Things were even worse north of the border, according to some folks who contacted me. Their CNBC is different than ours for reasons that may or may not have to do with their currency which is officially Monopoly money, and any sports programming on that channel is blacked out. Instead they have TSN, in the form of TSNs 1 through 5. And as the race at Bristol resumed, three of the TSN’s were showing the same horse race and the other two were blacking out NASCAR coverage until 6 PM ET when they finally joined the race in progress allegedly due to contractual issues. I’m not sure how cable TV works in Canada. It’s probably cheap because it’s government subsidized but not very good.
NBC has had rain issues with races previously this year. In what I think was an unprecedented move when Pocono was finally officially postponed for Sunday NBCSN went ahead and aired an Indycar race that was supposed to be shown later than day via tape-delay live. Only they didn’t tell anyone they were going to do that. And they missed the first bunch of laps anyway.
The Cup race finally resumed around 5. The action was typical of Bristol with what was alternately referred to as “sealer” or “resin” in the bottom lane adding a bit of intrigue. (Whatever the stuff was, it was not a VHT product typically used at drag strips though I am sure that corporation greatly enjoyed people thinking it was.) Whatever the gooey stuff was, it seemed to work splendidly in the truck race and for the first half of the NXS race though it was by and large worn away by that point. The fact NASCAR or the track decided to try improving that lower lane without even giving the teams a chance to try out the enhanced track surface prior to this weekend is without precedent at least in my memory. And while the move seemed to enhance the racing this weekend during those brief periods when it wasn’t raining such experiments have potential pitfalls as well. Recall the ISC (read the France family) bought Martinsville midway through 2004. The Earles family had always sealed portions of the track prior to Cup weekends at the facility. The ISC did so as well prior to that year’s Martinsville fall race but they used a different sort of sealer. (Probably because it was cheaper.) The track fell apart during the race resulting in 17 caution flags for 125 laps total.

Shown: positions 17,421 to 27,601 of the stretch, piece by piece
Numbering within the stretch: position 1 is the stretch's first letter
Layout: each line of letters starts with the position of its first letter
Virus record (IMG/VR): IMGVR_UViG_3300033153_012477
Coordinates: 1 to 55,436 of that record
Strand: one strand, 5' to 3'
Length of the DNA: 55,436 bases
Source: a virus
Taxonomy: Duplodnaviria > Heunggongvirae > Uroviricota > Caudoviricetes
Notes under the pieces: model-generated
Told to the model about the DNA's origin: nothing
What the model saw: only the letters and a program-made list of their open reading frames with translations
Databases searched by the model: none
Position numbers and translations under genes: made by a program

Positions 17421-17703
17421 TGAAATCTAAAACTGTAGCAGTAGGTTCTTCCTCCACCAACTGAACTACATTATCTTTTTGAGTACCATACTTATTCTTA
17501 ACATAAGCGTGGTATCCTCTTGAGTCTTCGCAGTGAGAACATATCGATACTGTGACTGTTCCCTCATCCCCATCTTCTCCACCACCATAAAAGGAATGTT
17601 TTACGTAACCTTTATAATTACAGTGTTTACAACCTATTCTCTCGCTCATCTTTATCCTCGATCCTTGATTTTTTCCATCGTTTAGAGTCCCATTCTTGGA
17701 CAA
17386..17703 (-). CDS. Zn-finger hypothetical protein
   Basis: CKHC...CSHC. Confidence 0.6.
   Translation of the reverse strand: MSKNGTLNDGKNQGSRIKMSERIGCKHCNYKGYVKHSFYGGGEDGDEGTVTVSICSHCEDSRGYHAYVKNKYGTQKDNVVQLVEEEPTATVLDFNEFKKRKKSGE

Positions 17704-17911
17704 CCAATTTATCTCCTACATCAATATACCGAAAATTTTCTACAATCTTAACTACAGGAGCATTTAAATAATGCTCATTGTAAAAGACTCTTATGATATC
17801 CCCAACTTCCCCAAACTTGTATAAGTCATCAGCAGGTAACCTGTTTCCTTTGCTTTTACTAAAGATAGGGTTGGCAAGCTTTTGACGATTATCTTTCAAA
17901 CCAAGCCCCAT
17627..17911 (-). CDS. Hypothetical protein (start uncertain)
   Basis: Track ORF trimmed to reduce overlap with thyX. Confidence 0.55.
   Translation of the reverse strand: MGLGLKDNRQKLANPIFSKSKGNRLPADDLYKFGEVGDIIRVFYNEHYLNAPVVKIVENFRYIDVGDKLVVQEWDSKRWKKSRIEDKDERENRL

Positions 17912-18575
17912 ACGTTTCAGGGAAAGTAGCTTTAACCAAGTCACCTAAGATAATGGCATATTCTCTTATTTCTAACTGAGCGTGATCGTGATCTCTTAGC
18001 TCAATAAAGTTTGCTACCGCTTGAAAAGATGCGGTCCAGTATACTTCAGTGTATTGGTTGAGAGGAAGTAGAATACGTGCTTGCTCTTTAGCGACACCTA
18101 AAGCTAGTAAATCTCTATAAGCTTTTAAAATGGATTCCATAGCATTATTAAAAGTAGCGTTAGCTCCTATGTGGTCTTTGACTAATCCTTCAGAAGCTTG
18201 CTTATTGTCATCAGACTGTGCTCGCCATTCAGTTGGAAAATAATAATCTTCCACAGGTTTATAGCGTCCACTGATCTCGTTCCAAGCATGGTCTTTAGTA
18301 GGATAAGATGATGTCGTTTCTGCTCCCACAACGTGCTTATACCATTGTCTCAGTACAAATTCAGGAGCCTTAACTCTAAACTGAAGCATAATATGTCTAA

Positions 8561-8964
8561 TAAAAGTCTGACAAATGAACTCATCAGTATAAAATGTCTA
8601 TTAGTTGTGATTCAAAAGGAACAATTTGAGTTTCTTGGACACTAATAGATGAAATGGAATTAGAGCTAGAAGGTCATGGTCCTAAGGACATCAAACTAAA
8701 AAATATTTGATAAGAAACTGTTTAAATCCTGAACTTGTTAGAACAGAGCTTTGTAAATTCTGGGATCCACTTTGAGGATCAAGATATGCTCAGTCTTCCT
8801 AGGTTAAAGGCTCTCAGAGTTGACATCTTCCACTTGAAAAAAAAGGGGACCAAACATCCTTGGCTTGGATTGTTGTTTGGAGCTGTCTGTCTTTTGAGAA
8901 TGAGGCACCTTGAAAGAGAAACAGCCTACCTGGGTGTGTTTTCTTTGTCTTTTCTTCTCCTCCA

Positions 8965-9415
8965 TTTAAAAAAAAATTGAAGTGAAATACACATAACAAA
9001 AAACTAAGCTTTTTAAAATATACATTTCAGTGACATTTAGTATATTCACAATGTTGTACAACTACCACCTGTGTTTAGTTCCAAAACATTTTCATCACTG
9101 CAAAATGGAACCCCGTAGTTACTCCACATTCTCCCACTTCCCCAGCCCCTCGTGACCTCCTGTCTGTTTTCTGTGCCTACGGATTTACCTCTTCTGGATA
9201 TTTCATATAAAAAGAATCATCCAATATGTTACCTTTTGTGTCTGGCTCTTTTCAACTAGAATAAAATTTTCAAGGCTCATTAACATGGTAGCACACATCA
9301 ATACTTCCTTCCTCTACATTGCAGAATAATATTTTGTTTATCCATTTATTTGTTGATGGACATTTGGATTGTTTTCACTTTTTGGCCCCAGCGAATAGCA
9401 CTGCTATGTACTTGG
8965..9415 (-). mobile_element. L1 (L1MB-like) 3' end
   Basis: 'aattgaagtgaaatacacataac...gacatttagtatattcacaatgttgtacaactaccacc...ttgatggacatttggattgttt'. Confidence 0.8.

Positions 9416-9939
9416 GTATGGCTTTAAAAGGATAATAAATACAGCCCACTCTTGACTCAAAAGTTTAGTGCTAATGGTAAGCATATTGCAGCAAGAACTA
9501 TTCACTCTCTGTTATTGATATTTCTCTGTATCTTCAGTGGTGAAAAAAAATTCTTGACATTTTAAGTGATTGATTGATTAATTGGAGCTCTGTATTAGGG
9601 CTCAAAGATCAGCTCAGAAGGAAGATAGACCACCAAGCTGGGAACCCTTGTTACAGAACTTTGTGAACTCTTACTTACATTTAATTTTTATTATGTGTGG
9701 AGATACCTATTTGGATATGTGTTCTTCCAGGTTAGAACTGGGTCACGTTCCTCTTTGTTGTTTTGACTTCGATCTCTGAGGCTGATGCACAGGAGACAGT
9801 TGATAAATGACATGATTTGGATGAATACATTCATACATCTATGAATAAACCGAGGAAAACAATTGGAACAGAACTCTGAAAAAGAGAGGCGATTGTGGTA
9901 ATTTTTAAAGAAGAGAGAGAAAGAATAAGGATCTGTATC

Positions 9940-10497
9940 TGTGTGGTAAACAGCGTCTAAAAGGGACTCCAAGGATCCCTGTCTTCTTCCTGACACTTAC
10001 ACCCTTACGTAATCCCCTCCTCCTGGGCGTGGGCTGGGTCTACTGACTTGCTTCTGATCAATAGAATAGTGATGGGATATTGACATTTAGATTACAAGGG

As the 24 Hours of Bristol lurched towards its conclusion, the inevitable happened. It began raining again. If you looked at the weather radar for the area, it seemed impossible. There were no cells within eight miles of the track, but it went ahead and rained anyway despite the Super-Doppler Qua-jillion-watts-of-power double-sweep radar that said that couldn’t be the case. As it stands written in the Book of Bobby, “You don’t have to be a weatherman to know which way the wind blows.”
When it comes to automotive themed programming, NBC has almost an embarrassment of riches. They’ve got the Formula One races for as long as they remain off of pay-per-view, most of the IndyCar schedule, and the second half of the Cup and NXS seasons. They’ve got all the Mecum auto auctions, Jay Leno’s Garage, other racing shoulder programming and the usual crap with teams turning derelicts into show cars within a week, the ultimate unreality TV programming that would make the Kardashians blush. Meanwhile NBCSN (and the former auto only channels) continue their quixotic obsession with making soccer fans out of Americans who by and large have little to no interest in the sport. Personally I can’t watch soccer. It involves a bunch of running around to very little purpose.